Bedfordshire bobbin lace is a braid/plait based straight lace.  The designs usually involve a graceful clothwork trail that meanders through the design, and are usually curvilinear rather than geometric (except for the simplest ones).  The ground is usually a 4 strand plait/braid, often with picots.  The more complex designs often require threads to be constantly added and removed to achieve a good density.

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Comment by Administrator on April 6, 2014 at 4:48pm
Comment by Elizabeth Ligeti on October 11, 2013 at 7:33pm

I find leaf tallies easier than square ones or cucumbers, but thst is because I make more of them, I suppose.

Whenever I make square ones or cucumbers I Always use the "Gate" method, - the central passive crosses from the start side to finish on the opposite side.  It makes for a better tally, I think, as that central passive can easily be drawn to one side, and you have a loose area. when it crosses over, then the tally stays more regular.

Comment by Kate Bainbridge on October 11, 2013 at 1:34pm
Many thanks for this comment, it makes clear why I was having so much trouble with the shape. I was using the central & one outside passive and could not work out what was wrong
Comment by Elizabeth Ligeti on October 10, 2013 at 9:18pm

However, the instructions for the leaf tally and the diagram don't match!!  She says tie the knot with the 2 outside passives - the way I do it, - but the diagram shows a knot with the central and one outside passive!!!

Use the 2 outer passives, I suggest!  Hope that trick helps you.  I sometimes put up the pin at the end of the tally, then tie the knot, remove the pin, and ease the knot up. I seem to get a better shape that way.

Comment by Kate Bainbridge on October 10, 2013 at 3:59am
Many thanks everyone. I have now found this knot tying method in Practical Skills in Bobbin Lace, By Bridget M Cook. What a fabulous book this is!
All I have to do now it try to make it work on my leaves. Kate
Comment by Administrator on October 9, 2013 at 4:35pm

The bottom half of a leaf tally is the hard part.  Making it wider and wider is easy, making it narrower and narrower is hard.  I always end my tallies with ctc.  I use those pesky "parking pins" that Liz mentioned, and they do get in the way. I have tried her method and it does work.  I've seen it described in books, but can't remember which ones.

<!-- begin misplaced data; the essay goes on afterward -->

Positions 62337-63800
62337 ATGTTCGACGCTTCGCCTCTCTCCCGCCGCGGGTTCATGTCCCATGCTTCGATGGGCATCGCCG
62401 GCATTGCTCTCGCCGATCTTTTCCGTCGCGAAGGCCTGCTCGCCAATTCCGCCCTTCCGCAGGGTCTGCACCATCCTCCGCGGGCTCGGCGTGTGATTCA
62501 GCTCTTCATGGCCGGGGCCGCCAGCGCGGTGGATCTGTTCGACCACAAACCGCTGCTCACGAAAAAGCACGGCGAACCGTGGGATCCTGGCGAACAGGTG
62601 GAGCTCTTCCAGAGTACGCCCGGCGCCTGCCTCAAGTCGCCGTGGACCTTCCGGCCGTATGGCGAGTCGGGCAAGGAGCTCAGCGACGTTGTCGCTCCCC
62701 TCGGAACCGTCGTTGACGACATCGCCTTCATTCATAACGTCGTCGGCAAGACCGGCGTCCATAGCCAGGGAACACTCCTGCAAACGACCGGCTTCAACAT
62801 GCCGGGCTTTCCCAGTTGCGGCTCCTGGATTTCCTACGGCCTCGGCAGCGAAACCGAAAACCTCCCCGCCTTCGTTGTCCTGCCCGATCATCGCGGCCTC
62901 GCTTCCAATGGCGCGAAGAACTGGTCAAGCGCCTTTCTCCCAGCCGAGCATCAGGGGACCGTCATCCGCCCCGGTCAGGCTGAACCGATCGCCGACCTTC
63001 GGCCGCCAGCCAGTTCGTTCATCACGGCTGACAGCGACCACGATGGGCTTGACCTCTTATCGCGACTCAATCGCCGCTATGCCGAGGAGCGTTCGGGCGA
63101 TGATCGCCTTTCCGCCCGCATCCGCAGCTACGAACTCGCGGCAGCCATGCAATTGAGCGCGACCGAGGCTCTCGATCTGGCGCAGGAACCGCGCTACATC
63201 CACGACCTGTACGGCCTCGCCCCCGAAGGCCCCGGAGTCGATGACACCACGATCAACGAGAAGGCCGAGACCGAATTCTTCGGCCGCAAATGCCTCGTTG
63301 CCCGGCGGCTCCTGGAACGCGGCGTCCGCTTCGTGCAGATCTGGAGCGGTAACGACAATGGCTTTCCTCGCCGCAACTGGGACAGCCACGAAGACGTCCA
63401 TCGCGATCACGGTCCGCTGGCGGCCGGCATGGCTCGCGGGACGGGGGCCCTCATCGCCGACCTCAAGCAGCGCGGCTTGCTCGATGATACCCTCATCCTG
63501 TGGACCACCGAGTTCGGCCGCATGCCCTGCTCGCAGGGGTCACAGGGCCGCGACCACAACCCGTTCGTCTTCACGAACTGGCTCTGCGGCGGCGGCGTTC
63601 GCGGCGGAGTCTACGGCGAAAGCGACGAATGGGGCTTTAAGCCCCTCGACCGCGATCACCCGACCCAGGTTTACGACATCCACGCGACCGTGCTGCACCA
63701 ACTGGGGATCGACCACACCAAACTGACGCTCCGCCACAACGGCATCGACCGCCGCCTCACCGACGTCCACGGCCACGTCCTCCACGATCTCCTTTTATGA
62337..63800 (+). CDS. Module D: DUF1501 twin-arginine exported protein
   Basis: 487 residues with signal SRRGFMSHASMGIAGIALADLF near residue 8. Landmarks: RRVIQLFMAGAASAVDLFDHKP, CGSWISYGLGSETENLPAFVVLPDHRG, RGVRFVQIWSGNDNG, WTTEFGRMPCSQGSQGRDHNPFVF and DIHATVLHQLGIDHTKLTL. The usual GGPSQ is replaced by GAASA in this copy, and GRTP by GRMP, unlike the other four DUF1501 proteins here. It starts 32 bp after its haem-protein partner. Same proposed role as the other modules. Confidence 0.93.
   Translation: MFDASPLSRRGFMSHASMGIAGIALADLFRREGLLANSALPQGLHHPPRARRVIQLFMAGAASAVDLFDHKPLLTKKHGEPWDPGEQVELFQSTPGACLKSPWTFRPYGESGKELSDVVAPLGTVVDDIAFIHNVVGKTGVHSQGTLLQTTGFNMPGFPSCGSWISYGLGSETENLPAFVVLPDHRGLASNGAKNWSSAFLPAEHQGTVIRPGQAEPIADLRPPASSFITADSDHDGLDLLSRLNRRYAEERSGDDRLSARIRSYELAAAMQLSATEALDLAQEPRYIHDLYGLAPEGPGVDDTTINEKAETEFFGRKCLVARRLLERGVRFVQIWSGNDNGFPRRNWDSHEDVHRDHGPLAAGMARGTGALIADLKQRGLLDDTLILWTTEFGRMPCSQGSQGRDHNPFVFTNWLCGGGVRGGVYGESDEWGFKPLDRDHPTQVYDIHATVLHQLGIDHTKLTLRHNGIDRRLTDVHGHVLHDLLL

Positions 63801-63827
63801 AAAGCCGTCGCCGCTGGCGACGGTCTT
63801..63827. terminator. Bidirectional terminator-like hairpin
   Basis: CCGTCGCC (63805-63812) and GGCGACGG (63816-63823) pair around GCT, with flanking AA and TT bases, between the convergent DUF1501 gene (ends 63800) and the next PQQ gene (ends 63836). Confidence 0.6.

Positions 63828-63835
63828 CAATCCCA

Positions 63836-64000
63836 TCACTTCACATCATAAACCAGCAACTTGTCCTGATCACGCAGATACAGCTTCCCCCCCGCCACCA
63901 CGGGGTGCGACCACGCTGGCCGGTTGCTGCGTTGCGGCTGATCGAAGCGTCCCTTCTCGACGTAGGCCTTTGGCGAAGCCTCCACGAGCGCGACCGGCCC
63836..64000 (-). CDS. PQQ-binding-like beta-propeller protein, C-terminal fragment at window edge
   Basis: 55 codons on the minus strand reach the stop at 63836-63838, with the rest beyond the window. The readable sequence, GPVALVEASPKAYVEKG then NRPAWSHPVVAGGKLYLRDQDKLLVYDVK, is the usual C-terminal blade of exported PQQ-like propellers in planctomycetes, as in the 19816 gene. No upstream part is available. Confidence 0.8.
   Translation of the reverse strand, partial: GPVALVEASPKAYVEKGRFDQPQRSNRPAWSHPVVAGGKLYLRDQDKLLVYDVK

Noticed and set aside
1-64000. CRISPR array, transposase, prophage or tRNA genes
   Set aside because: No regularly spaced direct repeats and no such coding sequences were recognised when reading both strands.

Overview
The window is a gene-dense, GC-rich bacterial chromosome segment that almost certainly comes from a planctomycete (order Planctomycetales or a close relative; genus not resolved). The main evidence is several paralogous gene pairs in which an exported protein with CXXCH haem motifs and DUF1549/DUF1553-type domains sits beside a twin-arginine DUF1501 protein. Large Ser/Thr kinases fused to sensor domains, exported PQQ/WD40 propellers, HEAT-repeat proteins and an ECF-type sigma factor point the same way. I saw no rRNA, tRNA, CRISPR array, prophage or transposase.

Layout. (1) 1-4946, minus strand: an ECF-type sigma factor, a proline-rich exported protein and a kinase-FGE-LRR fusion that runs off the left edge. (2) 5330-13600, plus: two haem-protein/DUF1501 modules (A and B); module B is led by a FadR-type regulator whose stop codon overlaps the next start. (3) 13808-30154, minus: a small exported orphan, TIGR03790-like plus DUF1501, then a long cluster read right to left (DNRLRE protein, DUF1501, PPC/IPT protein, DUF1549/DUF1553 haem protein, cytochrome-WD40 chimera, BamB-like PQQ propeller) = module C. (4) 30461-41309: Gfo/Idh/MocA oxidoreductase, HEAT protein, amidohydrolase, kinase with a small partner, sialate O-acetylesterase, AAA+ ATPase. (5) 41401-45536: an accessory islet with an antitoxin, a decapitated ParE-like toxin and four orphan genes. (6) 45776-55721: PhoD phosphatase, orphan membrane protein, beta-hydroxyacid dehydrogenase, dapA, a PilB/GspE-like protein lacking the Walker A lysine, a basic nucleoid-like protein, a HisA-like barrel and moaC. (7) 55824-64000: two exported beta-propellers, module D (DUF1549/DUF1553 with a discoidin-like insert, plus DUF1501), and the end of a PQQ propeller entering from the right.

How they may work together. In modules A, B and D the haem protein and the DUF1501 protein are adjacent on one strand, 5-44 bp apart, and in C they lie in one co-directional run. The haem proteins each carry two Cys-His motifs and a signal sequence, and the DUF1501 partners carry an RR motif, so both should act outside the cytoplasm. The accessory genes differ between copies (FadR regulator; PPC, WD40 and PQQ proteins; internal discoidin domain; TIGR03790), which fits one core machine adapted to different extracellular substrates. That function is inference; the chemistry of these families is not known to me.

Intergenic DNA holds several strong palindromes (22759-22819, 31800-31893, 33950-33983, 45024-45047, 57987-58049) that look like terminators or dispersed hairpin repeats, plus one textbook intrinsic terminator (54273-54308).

Comment by Kate Bainbridge on October 7, 2013 at 4:43am
Many thanks. I wondered,d about that. I Havel seen a knot tied at the edge of tallies in a book but could not find it again! Many thanks for your help I shall give it try. Kate
Comment by Elizabeth Ligeti on October 6, 2013 at 7:54pm

Well, I give some people the shudders, as I often tie a single knot at the bottom of my leaves - the 2 outside passives, (just the one pass.) and then pull the leaf into shape. I was taught that by a lady who learned her lacemaking skills from the continent.

Actually tying a knot is shown in the small blue Rutgers Cluny book.

If working a group of leaves - ie for a daisy, then tying a knot a the bottom of each one keeps them 'safe" when making the rest of them, and eliminates getting "parking pins' in the way!  No-one will see the single little knot when the lace is made. You can also tie a knot at the bottom of a square tally - the edge and central passives, with just the single knot.

Comment by Kate Bainbridge on October 6, 2013 at 7:38am
Hi, I have just been trying to learn leaves but get a bit stuck on how to shape the bottom part.
Mine se,em to be lop sided and often straight on one side.
Also I am not sure how to end the leaf.
Can anyone help, please.
Comment by Elizabeth Ligeti on September 8, 2013 at 11:15pm

And I will be wearing it on Sunday when demonstrating at a pioneer cottage!!!


What really amazes me, - a few years ago an old lady (now sadly passed on) showed me how to wear it correctly - with the peak pulled down to overhang my forehead. She remembered her Aunt Always wore one!!  That really brings history up to date and into the real world!!


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